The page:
While learning more about myself, by a stroke of luck I discovered The Trevor Project, the leading suicide prevention line for LGBTQIA+ youth. I have now been a volunteer for the organization for more than a decade, counseling youth through their struggles of self-discovery. Some of the conversations are challenging, but all of them are profoundly fulfilling. I often say I wish there had been something like the Trevor Project for me when I was a struggling youth. By being part of the solution, though, I feel like I am doing what I can, not only for the young people the Trevor Project serves, but for the younger me who needed that helping hand back in the day.
Throughout my writing and in my films, I have dealt with themes of love, loss, and identity. My exploration of gender and identity began with my film A Stone Appears, featuring Bill Skarsgård and Emma Doxiadi portraying two very binary-defined “Adam and Eve” type characters. The film explores how a stone that appears out of nowhere begins to affect these binary identities, augmenting their “assigned” roles even further, experimenting with the theme of societal gender expectations.
Next, I made my first feature film, Man in the Attic, in which I explored psychoanalysis and repressed memories. I believe what I was trying to do with this film is to “draw” my childhood through fiction, but in essence I explored a series of dark memories and through the film let myself heal. Directing talented artists such as Luciana Paris (the principal ballerina of the American Ballet Theatre) and Emma Hepburn Ferrer (the granddaughter of Audrey Hepburn) was a true blessing, and being able to mold them into my imaginary world remains something I treasure to this day. One of the actors in Man in the Attic was Leslie Ann Lopez, a talented opera singer who performs in the film during a hypnotic sequence that takes us deep into our main character’s subconscious.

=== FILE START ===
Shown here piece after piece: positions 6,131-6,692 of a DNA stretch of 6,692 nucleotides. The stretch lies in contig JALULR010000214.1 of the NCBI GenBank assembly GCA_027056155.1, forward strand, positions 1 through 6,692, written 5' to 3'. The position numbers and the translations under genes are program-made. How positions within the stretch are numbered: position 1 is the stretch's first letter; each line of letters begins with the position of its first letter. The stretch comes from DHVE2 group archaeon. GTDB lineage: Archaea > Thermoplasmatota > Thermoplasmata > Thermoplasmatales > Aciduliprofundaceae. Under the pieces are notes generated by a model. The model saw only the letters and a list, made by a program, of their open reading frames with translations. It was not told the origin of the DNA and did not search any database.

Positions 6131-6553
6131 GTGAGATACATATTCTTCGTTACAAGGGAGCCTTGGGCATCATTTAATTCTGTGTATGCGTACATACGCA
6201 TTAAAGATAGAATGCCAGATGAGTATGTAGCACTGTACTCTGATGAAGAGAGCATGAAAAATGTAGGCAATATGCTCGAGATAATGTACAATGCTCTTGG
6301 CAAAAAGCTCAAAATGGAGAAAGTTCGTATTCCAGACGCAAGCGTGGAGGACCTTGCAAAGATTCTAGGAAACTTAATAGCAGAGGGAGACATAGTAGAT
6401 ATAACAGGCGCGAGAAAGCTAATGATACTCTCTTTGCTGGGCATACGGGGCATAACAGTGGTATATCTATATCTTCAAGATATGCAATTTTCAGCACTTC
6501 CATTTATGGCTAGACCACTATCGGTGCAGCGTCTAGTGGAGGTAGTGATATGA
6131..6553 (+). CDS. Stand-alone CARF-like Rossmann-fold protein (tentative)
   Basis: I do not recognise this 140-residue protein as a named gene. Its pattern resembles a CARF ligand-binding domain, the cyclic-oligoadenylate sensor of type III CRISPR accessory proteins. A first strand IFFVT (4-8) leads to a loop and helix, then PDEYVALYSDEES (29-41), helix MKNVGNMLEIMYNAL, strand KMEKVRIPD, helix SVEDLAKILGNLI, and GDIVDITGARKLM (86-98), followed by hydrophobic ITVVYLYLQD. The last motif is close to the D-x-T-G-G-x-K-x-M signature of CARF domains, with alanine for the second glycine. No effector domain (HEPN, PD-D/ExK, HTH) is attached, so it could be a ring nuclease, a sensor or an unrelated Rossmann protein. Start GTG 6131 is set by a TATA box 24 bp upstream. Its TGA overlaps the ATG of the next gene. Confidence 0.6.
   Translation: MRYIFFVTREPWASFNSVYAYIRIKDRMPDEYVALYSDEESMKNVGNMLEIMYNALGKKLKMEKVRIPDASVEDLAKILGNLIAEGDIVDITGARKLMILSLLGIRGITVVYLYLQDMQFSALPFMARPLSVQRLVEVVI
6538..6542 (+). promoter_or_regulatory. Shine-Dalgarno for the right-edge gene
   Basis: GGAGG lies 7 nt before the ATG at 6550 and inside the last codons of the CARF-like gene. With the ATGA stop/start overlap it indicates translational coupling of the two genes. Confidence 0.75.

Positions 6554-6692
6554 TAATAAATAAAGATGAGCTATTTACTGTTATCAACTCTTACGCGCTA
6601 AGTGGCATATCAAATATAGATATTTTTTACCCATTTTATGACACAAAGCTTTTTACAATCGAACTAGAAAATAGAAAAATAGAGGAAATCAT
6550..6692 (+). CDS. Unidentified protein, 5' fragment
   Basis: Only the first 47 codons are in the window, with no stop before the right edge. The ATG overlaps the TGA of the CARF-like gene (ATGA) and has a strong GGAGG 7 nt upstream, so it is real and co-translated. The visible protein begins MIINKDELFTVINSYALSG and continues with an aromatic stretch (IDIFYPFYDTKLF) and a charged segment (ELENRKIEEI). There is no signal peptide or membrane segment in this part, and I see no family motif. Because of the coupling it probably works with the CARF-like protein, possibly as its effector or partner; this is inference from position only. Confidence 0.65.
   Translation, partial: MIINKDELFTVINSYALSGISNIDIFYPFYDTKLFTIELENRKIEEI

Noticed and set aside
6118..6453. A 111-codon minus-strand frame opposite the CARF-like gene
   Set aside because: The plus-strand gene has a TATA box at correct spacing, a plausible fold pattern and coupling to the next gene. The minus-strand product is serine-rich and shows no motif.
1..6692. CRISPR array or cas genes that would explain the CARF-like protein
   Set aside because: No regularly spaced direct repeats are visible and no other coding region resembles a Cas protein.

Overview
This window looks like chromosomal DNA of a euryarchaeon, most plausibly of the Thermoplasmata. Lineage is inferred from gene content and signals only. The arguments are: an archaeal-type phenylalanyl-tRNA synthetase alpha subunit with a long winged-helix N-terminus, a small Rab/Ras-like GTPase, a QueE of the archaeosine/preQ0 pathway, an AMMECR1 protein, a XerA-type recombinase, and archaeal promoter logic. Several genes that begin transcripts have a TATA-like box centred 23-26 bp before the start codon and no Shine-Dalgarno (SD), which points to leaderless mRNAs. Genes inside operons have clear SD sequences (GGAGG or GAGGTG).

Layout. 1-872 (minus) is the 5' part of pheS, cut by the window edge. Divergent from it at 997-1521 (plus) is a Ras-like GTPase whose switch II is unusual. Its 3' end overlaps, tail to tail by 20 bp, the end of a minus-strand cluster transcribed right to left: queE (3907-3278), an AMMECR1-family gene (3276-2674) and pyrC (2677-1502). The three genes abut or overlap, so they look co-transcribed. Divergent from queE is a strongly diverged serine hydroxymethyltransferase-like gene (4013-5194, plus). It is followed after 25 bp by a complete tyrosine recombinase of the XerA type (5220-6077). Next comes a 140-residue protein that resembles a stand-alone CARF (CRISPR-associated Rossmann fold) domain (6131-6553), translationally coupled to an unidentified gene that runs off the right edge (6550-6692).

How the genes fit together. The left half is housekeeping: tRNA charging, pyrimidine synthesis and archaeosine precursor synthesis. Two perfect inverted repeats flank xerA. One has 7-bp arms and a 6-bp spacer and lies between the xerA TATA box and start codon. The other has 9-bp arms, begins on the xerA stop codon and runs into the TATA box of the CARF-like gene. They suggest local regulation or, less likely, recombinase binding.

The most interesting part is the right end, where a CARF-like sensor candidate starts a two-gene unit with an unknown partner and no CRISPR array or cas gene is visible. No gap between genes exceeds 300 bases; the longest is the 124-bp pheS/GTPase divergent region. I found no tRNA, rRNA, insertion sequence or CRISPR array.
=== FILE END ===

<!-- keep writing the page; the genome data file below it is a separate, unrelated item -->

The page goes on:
One day, while visiting Leslie Ann at her home with my producing partner Marco Maranghello, as we were discussing Man in the Attic, something else caught my attention. (This is one of the times my attention deficit disorder came in handy, I suppose!) Out of the corner of my eye, I noticed a kid walking into a room that appeared to be covered from floor to ceiling in a spider’s web of drawings. I approached and introduced myself to the kid, Brendon, who was both welcoming and curious about me. I soon thereafter found myself sitting with them in the center of their room, in awe of my surroundings. We started to talk and had a profound conversation during which I began to learn all about Brendon. They were an artist with a unique talent of sharing their inner self and feelings through their art. They also were a non-binary trans youth, and having supported so many non-binary youth through my volunteer work with The Trevor Project, I felt at home. Brendon shared their art with me, along with their coming out story and their experience of reaching out to The Trevor Project, when things had been especially hard. We connected and became friends immediately.